Starting a Business? Get Familiar With the 3 Most Common Entity Types. Knowing how to structure your company before you move forward is the key to success.

By Joseph Ferriolo

Opinions expressed by Entrepreneur contributors are their own.

Starting a business is one of the most exhilarating experiences you can have. After all, you're the beating heart and soul of your new company, and its success is your success.

But the will to form and own a business doesn't automatically equip you with all the information you need to make your dreams a reality. You'll have a full list of things to research and understand on the way to financial independence.

One of those research items is understanding the kinds of companies out there and then asking yourself, "What kind of company is right for me?" Answering this question takes some thought about what you want to accomplish with your company, what you'll provide and who you plan to employ.

Related: 7 Mistakes to Avoid When Choosing Your Business Entity

Sole proprietorships

If you're a crafter or an artist creating something unique your own or a freelance designer, editor, writer or other service provider who works alone for different clients as needed, this is most likely the kind of company you'll be starting (at least until you decide to expand).

Doing business as a sole proprietorship is simple and easy — in almost all instances, your taxes and other business accounts are merged with your personal identity, and there are no special forms to fill out to get started. In some instances, you'll want to lay the groundwork for a larger company by setting things up in a slightly more comprehensive way. Read on to learn about the most common way sole proprietors take the next step: an LLC.


A Limited Liability Company, or LLC, does just that: It limits your personal liability when it comes to business accounts and dealings. When you form an LLC, whether alone or with partners, you separate your business and personal finances, meaning you are not personally liable for the company's debts and liabilities.

An LLC is similar to a corporation, but it allows its income to flow directly from the company to the individual owners. And those owners then pay their personal income tax rate on the profits, rather than a corporate rate. An LLC will likely require an Employer Identification Number (EIN). An LLC is usually the most common business entity formed.

Related: How to Set Up and Maintain Your Business Entity


A corporation stands apart from its owners in every way, from taxes to liabilities and debts. Most corporations tend to be larger companies, and shareholders own them with a board of directors tasked with making decisions. However, in most states, you only need one person to incorporate your business. Different types of corporations can be formed, such as a C or S Corp, depending on the number of shareholders and other factors. This is the most complex kind of common business formation, but it can be the right fit if you have a large and involved company structure in mind.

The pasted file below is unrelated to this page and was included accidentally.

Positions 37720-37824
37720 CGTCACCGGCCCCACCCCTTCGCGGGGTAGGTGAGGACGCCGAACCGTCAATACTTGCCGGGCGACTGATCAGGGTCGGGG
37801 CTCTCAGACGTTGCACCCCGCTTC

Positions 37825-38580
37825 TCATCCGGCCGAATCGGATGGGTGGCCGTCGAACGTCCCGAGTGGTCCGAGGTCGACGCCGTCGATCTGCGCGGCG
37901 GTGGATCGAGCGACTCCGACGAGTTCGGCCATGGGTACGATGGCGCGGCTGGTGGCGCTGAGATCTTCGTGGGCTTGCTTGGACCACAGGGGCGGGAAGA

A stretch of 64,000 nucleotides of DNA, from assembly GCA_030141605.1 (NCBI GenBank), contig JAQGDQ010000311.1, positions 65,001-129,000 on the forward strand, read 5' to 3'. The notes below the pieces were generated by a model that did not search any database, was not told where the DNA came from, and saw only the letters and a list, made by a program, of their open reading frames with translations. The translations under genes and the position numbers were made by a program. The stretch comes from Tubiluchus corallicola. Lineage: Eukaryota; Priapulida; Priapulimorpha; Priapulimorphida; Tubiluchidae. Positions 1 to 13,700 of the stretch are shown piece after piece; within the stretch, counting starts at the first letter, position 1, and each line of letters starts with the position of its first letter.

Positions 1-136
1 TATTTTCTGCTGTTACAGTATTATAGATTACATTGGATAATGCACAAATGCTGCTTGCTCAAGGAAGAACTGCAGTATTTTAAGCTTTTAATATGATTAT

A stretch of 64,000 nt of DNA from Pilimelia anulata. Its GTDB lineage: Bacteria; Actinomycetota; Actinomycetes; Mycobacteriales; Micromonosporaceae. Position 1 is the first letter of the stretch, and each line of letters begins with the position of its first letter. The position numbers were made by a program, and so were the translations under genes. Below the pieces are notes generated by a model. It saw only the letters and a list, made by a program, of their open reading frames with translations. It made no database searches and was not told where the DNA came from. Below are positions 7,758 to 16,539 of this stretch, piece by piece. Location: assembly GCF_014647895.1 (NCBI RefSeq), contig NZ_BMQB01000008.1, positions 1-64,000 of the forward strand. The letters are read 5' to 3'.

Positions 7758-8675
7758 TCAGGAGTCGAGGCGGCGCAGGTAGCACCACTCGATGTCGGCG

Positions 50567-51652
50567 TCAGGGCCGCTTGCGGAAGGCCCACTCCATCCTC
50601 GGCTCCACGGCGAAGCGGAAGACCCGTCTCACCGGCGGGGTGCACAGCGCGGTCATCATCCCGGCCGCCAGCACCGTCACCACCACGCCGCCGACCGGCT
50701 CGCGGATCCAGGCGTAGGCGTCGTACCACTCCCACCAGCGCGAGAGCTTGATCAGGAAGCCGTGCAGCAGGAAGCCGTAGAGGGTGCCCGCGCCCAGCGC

Choosing the right kind of business formation can be easy in the case of a sole proprietor or more difficult as your vision for your company becomes more complex.

Okay, but what is an EIN, and how do I get one?

"EIN" stands for "Employer Identification Number," and the IRS issues it. It's a free service provided online.

If you are a sole proprietor without employees or partners, the IRS says an EIN is not necessary for your business. However, if your company is a corporation or LLC, you'll need to apply for an EIN, even if you don't have employees right away. You'll also need an employer-identification number if you file employment and excise alcohol, tobacco and firearms (ATF) tax returns. In addition, if you withhold taxes on income paid to a resident alien or are involved with the following kinds of agencies, you'll need to apply for an EIN:

  • Trusts (except for certain grantor-owned revocable trusts), IRAs, exempt-organization businesses.
  • Estates.
  • Real-estate mortgage investment conduits.
  • Non-profit organizations.
  • Farmers' cooperatives.
  • Plan administrators.

An EIN is also required if you have something called a Keogh plan. This is a special kind of tax-deferred pension plan that is made available to those who are self-employed unincorporated. You must have self-employment income to set up a Keogh plan. Keogh plans are also often referred to as HR-10s or qualified retirement plans.

When starting a business, you're eligible to apply for an EIN online if your principal business is in the United States or a U.S. territory. The application must be completed in one sitting, and you'll need a valid taxpayer ID number or Social Security number. Thankfully, the application is a simple, interview-style series of questions, and you'll receive your EIN immediately upon completing it.

Related: 5 Tips for Structuring Your New Business Like a Pro

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Joseph Ferriolo

Director of Wise Business Plans

Joseph Ferriolo is the director of Wise Business Plans. He has overseen over 15,000 written business plans during his tenure, raising over $1 billion in funding and providing 30,000-plus consulting hours for startup companies.

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